US to cut funds for two renewable energy sources
Geothermal and hydropower are mature enough for private enterprise to take the lead, the government says.
Out at the Wanapum Dam on the Columbia River, a new turbine is being tested that generates more electricity, but won't kill so many fish – thanks to research dollars from Uncle Sam.Skip to next paragraph
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Down in California's Long Valley, on the Sierra Nevada range, federal researchers are working to boost efficiency of geothermal energy, which uses the earth's natural heat to generate power.
But renewable energy advocates may have to kiss goodbye those and other research projects. The US Department of Energy (DOE) is quitting the hydropower and geothermal power research business – if Congress will let it.
Declaring them "mature technologies" that need no further funding, the Bush administration in its FY 2007 budget request eliminates hydropower and geothermal research, venerable programs with roots in the energy crises of the 1970s.
"What we do well is research and funding of new, novel technologies," says Craig Stevens, chief spokesman for the DOE. "From a policy perspective, geothermal and hydro are mature technologies. We believe the market can take the lead on this at this point."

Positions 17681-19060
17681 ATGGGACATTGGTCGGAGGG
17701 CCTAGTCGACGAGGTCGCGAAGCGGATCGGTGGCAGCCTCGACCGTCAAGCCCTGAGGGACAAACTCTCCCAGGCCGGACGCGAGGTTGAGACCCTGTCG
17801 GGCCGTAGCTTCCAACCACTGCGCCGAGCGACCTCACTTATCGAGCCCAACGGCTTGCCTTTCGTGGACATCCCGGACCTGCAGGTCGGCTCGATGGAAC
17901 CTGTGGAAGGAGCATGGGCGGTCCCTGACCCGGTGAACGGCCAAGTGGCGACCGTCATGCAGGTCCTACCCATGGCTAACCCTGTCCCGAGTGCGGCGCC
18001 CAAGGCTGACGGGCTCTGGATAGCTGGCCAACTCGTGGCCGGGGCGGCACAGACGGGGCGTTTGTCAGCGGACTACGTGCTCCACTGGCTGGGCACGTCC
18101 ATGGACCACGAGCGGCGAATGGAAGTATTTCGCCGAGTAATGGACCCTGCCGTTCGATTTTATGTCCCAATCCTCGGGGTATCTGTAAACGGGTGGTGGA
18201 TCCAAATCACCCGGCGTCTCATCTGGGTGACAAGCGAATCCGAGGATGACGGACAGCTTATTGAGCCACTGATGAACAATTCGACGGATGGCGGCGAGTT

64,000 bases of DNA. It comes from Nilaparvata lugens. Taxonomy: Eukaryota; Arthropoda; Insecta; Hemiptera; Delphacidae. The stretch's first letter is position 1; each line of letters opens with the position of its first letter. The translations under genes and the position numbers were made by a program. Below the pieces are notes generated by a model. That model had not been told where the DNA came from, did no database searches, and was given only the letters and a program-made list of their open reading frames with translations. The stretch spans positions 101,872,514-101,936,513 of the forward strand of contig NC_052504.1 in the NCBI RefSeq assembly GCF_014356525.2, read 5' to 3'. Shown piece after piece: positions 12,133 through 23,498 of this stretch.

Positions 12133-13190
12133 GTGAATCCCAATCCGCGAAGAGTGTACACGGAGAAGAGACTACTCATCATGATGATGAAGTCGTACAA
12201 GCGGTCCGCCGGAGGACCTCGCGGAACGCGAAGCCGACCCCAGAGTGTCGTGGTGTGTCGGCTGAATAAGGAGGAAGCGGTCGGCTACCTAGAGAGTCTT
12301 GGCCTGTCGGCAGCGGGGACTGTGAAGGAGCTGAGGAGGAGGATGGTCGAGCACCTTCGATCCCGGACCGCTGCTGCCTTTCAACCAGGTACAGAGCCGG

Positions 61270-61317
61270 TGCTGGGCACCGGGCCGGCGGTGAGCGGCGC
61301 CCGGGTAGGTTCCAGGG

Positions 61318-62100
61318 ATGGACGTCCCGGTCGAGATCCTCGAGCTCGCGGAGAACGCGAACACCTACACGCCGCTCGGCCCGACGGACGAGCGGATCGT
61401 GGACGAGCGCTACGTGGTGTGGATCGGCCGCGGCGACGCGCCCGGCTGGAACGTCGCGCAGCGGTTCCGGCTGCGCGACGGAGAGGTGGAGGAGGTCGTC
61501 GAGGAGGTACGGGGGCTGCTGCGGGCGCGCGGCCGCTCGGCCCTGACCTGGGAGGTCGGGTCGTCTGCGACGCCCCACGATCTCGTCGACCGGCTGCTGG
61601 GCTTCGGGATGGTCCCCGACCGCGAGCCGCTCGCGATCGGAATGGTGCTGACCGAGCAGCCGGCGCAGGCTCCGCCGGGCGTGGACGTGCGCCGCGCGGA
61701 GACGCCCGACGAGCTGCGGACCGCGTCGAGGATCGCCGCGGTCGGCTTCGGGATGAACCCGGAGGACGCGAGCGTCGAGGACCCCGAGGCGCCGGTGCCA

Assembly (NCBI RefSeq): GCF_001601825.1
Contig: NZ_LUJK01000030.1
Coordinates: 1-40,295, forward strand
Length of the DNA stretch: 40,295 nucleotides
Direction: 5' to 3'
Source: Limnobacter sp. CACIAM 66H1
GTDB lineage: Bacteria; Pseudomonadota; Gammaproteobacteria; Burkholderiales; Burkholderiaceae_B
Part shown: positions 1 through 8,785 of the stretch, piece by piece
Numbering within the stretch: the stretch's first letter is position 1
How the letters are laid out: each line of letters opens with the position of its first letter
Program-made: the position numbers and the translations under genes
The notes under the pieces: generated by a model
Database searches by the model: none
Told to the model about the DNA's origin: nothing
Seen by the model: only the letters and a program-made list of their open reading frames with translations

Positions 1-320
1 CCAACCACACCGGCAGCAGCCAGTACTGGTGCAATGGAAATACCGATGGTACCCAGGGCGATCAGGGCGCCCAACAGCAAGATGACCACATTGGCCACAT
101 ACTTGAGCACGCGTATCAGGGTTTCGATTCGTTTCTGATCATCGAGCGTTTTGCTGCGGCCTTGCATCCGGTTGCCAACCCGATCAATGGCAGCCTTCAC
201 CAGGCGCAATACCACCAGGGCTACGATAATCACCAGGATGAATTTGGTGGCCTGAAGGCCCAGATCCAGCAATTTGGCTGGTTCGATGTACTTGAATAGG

Still, "zeroing out" such research could end up being a penny-wise, pound-foolish move, some energy advocates say. Any savings from the cuts would be nil since all of the nearly $24 million ($1 million from hydropower and $23 million from geothermal) research funding would go to other programs such as biofuels.
"I'm just astonished the department would zero out these very small existing budgets for geothermal and hydro – it makes no sense at all," says V. John White, executive director of the Center for Energy Efficiency and Renewable Technologies, an environmental group based in Sacramento, Calif. "These are very important resources for our energy future that could replace the need for a lot of coal-fired power plants."
Indeed, the costs of lost opportunities from dropping such research could be enormous in the long run, recent federal studies suggest.
Geothermal is a case in point. Its power plants need water, heat, and permeable rocks no deeper than about three miles beneath the surface to generate affordable electricity, says Karl Gawell, executive director of the Geothermal Energy Association, a Washington trade group.
Today more than 60 geothermal plants with the capacity of about three big coal-fired power plants produce less than 1 percent of the nation's electricity.
Yet geothermal holds vast potential – at least 30,000 megawatts of identified resources developable by 2050 and more unidentified resources, much of it in Western states, the National Renewable Energy Laboratory reported in May.
Research aims at new technologies that can use underground zones with good heat but little water and those with lower temperature rocks deeper in the earth.
"The idea that geothermal is a mature technology that doesn't need further research doesn't even pass the laugh test," says Mr. Gawell. "What they're saying is that if your program doesn't have to do with biofuels, wind, or solar, you won't have a program."